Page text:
Student influencer Shrinidhi Gunda Reveals The Importance of Embracing Your Roots
One of the Seven Social Standards that The Social Institute believes in is: Finding Your Influencers. This means surrounding yourself with positive role models who support you and encourage you to play to your core. To help students find these positive and credible influences, we began our Student Influencer Program. Each week we select a different student to take over our Instagram and highlight how they act as a positive influence and inspiration in their communities.
This week, we are excited to introduce Shrinidhi (Shri) Gunda. Shri is currently a sophomore at North Carolina State University majoring in Psychology with hopes to double major in Business and minor in Hindi. She is especially proud of her multilingualism; Shri is fluent in seven languages! Additionally, she is proud of her ability to have fun and help her friends step out of their comfort zones. Shri says that she is a very impulsive person and that it tends to work in her favor, yet it is sometimes a ticket to her own downfall. Learning to manage her impulsivity has taught her a lot. She is also proud of how much she matured in the past few months. Seeing people in her life that share her same flaws has highlighted them to her, and helped her realize what she needs to change to be a better person. Shri has also recently completed her arangetram, which is the graduation ceremony for Bharathanatyam. This is an ancient Indian Classical dance form that strives to tell stories through the use of expressions and body movements. She spent twelve years working towards this day and finally accomplished it on January 5th, 2022 after rescheduling multiple times because of COVID.
Recently, we interviewed Shrinidhi to learn more about her and how social media impacts her life. Here is what she had to say:
What do you value about yourself or others?
I value my resilience and persistence when it comes to things I want. I spent 12 years of my life learning Bharatanatyam: an Indian Classical Dance form. I value my determination to complete things when I truly desire to do them. I value when people are good listeners and express themselves to me. I love to help people with their problems and listen to them.
What are your personal goals?
My personal goal is to help young Indian women facing similar struggles that I faced growing up; to let them know they aren’t alone and enable them to have a safe environment to release their emotions and find emotional support. I also seek to find happiness for myself and become a role model for younger immigrant children.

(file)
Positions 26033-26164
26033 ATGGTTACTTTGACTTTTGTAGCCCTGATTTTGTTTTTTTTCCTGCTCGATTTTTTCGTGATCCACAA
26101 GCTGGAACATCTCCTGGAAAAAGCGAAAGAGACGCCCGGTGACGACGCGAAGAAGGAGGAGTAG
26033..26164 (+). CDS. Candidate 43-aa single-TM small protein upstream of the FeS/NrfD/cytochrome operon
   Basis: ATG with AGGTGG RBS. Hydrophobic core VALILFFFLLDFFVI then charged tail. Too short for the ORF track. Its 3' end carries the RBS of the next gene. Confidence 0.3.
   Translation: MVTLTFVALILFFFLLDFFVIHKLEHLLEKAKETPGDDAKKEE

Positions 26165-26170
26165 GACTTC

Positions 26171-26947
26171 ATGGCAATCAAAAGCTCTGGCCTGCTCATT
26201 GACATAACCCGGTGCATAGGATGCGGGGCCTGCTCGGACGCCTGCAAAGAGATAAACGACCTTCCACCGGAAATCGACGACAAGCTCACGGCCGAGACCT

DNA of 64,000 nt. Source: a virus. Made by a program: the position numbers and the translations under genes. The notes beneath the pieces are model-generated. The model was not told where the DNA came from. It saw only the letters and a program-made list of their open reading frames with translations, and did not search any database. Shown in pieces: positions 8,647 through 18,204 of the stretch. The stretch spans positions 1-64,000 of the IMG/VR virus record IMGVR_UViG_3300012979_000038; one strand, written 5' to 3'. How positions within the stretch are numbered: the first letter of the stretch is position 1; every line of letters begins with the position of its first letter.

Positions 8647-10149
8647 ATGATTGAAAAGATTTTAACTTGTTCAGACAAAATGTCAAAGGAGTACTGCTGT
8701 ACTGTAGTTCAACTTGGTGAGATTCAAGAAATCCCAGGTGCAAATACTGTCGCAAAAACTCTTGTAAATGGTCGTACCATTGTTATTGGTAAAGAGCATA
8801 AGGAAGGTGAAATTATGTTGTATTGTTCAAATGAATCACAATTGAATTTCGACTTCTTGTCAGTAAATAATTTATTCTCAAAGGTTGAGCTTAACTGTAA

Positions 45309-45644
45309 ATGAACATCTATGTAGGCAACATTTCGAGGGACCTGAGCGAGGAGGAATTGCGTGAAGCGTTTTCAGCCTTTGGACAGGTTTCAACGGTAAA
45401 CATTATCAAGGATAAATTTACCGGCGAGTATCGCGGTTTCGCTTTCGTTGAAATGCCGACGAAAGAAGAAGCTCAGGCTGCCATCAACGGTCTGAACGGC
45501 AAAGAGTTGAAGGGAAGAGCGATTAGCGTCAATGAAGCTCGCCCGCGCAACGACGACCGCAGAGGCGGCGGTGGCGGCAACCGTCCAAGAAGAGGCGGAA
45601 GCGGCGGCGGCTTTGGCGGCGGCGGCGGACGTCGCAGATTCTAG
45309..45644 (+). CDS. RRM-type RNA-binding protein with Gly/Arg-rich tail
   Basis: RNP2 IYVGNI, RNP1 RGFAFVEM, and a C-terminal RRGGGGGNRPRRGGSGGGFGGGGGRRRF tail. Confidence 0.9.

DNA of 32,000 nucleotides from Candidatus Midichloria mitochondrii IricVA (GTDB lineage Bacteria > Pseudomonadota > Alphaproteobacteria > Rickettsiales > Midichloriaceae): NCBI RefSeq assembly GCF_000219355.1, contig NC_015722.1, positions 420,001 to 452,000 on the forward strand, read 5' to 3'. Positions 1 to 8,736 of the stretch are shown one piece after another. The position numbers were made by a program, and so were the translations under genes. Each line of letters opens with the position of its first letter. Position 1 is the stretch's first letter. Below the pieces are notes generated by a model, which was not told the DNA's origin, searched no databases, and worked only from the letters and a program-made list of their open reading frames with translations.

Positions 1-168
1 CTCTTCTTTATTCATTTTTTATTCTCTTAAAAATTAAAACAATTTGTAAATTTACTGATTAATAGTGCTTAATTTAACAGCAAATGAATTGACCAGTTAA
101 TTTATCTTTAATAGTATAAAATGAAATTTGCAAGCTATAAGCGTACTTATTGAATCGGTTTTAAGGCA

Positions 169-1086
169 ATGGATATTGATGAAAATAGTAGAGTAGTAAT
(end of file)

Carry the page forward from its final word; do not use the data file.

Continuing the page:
What are the things you try to accomplish each day?
I try to eat three meals a day, get my homework done, and attain happiness at the end of each day. I love to reflect upon my day and see what I could do better tomorrow to increase my happiness. I also try to spend time with my friends everyday because my happiness comes from them.
What or who inspires you most?
My dad inspires me the most. He has changed a lot and learned a lot for my sake. He consistently attempts to understand me and how different my life is from his. He tends to never yell at me but be more of a friend. He listens to me and helps me with my problems, and I hope to be half the parent he is one day.
How has social media acted as a positive influence on your life?
Social media has given me a way to express myself and find myself in a sense. I follow a lot of pages for immigrant children that I can relate to. Growing up I felt too Indian for my fellow Indian peers and too cultured compare to my other peers. It helped me find my place and make friends who are similar to me and face the same problems.
Of our Seven Social standards, which one would you most resonate with and why
I resonate the most with Handle the Pressure. I tend to receive a lot of criticism, and I use the criticism to become a better person. The pressure to be a positive influence encourages me to become more mature and be a better person. The pressure to portray myself as someone the Indian youth resonate with does not always coincide with the older, conservative generations. This has resulted in me finding a middle ground to be able to please the two and make my own path.
If you could go back and talk to your younger self, what advice would you give to her about navigating social media or social relationships?
I would tell myself to not put too much focus into social media or care too much about what people think. Growing up I used to take everyone’s opinions to heart and allow it to ruin my mood. I have learned over time that people will speak and harbor dislike regardless of whether or not I choose to try and please them.
The Social Institute partners with schools nationwide to empower students, families, and educators to positively navigate their well-being, social media, and technology. Schools access our student-respected, turnkey curriculum through WinAtSocial.com, an interactive, gamified learning platform. With solutions for students, parents, and educators, we offer a systemic and comprehensive social media and student well-being program through a unique and positive approach. We are proud to serve public and independent partners such as Ravenscroft School, Woodward Academy, Oldfields School, All Saints Episcopal School, Lake Forest School District, Boston Public Schools, and more. For more information on how to empower your students to make high-character decisions online and off, please contact us.